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This question already has an answer here:

Is there a generalised way to find out what package caused the installation of a command?

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marked as duplicate by muru, Eric Carvalho, Ravan, David Foerster, hg8 Dec 28 '15 at 9:04

This question has been asked before and already has an answer. If those answers do not fully address your question, please ask a new question.

up vote 21 down vote accepted

Open a terminal and try the following commands:

dpkg -S 'command name'

eg: dpkg -S /bin/ls

Sample output:

coreutils: /bin/ls

You can also obtain detailed status information about coreutils package, enter:

 dpkg -s coreutils

Sample output:

Package: coreutils
Essential: yes
Status: install ok installed
Priority: required
Section: utils
Installed-Size: 9040
Maintainer: Ubuntu Core Developers 
Architecture: i386
Version: 5.97-5.3ubuntu3
Replaces: textutils, shellutils, fileutils, stat, debianutils (<= 2.3.1), dpkg (<< 1.13.2)
Provides: textutils, shellutils, fileutils
Pre-Depends: libacl1 (>= 2.2.11-1), libc6 (>= 2.6-1), libselinux1 (>= 2.0.15)
Conflicts: stat
Description: The GNU core utilities
 This package contains the essential basic system utilities.
 Specifically, this package includes:
 basename cat chgrp chmod chown chroot cksum comm cp csplit cut date dd df dir
 dircolors dirname du echo env expand expr factor false fmt fold groups head
 hostid id install join link ln logname ls md5sum mkdir mkfifo mknod mv nice nl
 nohup od paste pathchk pinky pr printenv printf ptx pwd readlink rm rmdir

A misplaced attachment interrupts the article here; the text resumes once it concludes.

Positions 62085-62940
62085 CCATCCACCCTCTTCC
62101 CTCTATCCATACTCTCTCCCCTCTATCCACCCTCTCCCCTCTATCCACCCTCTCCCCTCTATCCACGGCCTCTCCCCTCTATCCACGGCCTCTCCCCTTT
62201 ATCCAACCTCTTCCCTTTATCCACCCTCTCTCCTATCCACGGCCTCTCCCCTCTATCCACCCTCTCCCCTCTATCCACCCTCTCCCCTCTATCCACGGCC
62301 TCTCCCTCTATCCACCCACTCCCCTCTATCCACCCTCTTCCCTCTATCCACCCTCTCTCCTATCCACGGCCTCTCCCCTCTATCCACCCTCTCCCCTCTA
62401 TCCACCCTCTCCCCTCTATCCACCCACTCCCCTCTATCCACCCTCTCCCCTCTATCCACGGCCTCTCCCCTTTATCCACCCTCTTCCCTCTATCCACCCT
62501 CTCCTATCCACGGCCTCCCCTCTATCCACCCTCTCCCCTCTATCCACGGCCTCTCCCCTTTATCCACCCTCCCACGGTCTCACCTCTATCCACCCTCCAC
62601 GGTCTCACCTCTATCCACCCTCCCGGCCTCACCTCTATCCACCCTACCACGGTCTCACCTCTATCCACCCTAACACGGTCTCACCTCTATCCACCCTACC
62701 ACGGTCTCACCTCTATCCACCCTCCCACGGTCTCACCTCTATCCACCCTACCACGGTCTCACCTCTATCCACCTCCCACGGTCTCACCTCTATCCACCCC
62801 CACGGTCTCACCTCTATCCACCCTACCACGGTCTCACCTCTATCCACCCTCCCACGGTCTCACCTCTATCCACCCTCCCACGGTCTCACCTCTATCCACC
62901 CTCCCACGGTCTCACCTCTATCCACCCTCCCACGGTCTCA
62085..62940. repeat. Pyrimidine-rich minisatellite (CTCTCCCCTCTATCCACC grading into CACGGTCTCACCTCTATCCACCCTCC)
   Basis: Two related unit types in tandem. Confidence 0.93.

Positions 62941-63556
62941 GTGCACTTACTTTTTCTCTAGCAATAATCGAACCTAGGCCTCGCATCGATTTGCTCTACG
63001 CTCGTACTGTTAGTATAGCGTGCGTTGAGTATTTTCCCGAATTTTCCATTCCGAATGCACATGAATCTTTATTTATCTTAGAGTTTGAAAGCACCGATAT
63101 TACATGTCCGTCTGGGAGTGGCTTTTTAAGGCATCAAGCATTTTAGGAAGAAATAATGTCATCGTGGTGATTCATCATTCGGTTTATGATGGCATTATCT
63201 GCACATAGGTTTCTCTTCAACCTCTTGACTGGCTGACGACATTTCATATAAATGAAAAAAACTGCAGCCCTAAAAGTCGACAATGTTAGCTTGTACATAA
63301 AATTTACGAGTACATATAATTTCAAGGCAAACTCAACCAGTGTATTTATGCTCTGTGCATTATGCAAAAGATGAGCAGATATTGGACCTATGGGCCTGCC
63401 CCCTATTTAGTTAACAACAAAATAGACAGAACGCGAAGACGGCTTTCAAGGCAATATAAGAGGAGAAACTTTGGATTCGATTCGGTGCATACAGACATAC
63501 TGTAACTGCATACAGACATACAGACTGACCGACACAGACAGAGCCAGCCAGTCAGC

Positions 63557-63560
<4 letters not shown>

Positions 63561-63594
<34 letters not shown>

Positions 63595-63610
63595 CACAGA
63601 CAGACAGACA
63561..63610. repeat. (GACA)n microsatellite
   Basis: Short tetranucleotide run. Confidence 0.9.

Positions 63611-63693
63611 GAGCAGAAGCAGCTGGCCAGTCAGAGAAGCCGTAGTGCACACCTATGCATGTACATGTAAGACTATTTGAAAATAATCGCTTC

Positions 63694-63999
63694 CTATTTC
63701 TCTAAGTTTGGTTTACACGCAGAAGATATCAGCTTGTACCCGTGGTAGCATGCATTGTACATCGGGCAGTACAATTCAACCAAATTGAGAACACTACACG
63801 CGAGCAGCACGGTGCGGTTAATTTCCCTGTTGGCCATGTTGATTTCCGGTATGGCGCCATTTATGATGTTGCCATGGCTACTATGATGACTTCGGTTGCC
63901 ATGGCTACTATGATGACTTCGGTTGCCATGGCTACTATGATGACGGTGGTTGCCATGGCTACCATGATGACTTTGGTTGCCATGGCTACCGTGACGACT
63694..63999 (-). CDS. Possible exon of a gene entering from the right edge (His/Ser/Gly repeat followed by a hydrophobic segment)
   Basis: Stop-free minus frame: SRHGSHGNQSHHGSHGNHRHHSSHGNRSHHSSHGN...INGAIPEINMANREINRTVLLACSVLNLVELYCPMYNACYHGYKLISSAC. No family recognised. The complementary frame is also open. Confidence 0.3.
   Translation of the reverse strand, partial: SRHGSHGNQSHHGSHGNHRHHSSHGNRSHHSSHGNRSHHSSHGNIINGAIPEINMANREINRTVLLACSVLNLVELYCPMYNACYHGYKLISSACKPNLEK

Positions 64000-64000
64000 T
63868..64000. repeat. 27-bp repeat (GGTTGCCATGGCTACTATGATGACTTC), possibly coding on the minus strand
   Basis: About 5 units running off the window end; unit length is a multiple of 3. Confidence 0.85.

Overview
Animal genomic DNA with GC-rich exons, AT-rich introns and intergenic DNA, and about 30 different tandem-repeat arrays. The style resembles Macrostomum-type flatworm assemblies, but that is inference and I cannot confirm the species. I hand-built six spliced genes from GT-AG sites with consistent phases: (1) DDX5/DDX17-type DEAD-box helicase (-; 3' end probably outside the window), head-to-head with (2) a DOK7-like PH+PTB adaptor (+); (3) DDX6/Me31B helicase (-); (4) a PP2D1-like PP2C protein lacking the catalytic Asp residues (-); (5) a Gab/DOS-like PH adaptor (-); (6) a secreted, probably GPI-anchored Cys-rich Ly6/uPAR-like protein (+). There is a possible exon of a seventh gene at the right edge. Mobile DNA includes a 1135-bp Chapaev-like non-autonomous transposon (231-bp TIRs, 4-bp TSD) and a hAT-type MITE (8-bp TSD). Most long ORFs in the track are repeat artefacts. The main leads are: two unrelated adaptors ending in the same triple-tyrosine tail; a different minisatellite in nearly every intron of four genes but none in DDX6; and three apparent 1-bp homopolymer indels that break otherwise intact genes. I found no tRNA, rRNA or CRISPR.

sha1sum seq shred sleep sort split stat stty sum sync tac tail tee test touch
 tr true tsort tty uname unexpand uniq unlink users vdir wc who whoami yes
Original-Maintainer: Michael Stone 
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From the command name you can use the 'type' and 'dpkg' commands to determine the package which is responsible for their installation. For example to find out which package installed the command 'who' you could do the following commands at a command prompt:

$ type who
who is /usr/bin/who
$ dpkg -S /usr/bin/who
coreutils: /usr/bin/who
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there is another one method, maybe a little silly, but faster than previous ones :) just mistype a command and you will get correct command name and package it came from.

Sample output:

pawel@pawel-desktop:/var/www$ sfn
No command 'sfn' found, did you mean:
 Command 'sn' from package 'mono-devel' (main)
 Command 'sfc' from package 'syfi-bin' (universe)
 Command 'svn' from package 'subversion' (main)
sfn: command not found
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That is indeed very silly! – LassePoulsen Nov 18 '10 at 10:56
but it works :P – Paweł Karpiński Nov 18 '10 at 11:53

You can also do it with one line:

dpkg -S $(which command)

For example, I want to know what package contains ls:

dpkg -S $(which ls)

And here is the output:

coreutils: /bin/ls

So now I know that ls command, /bin/ls file, comes from coreutils package.

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Now for a completely different approach.

Go to and follow your nose. In particular, scroll down to "Search the contents of packages" and enter the file name or system command.

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  1. drop to a command prompt (Menu > Applications > Accessories > Terminal)
  2. enter dpkg-query --search 'command' where 'command' is the command whose owning package you're trying to find.
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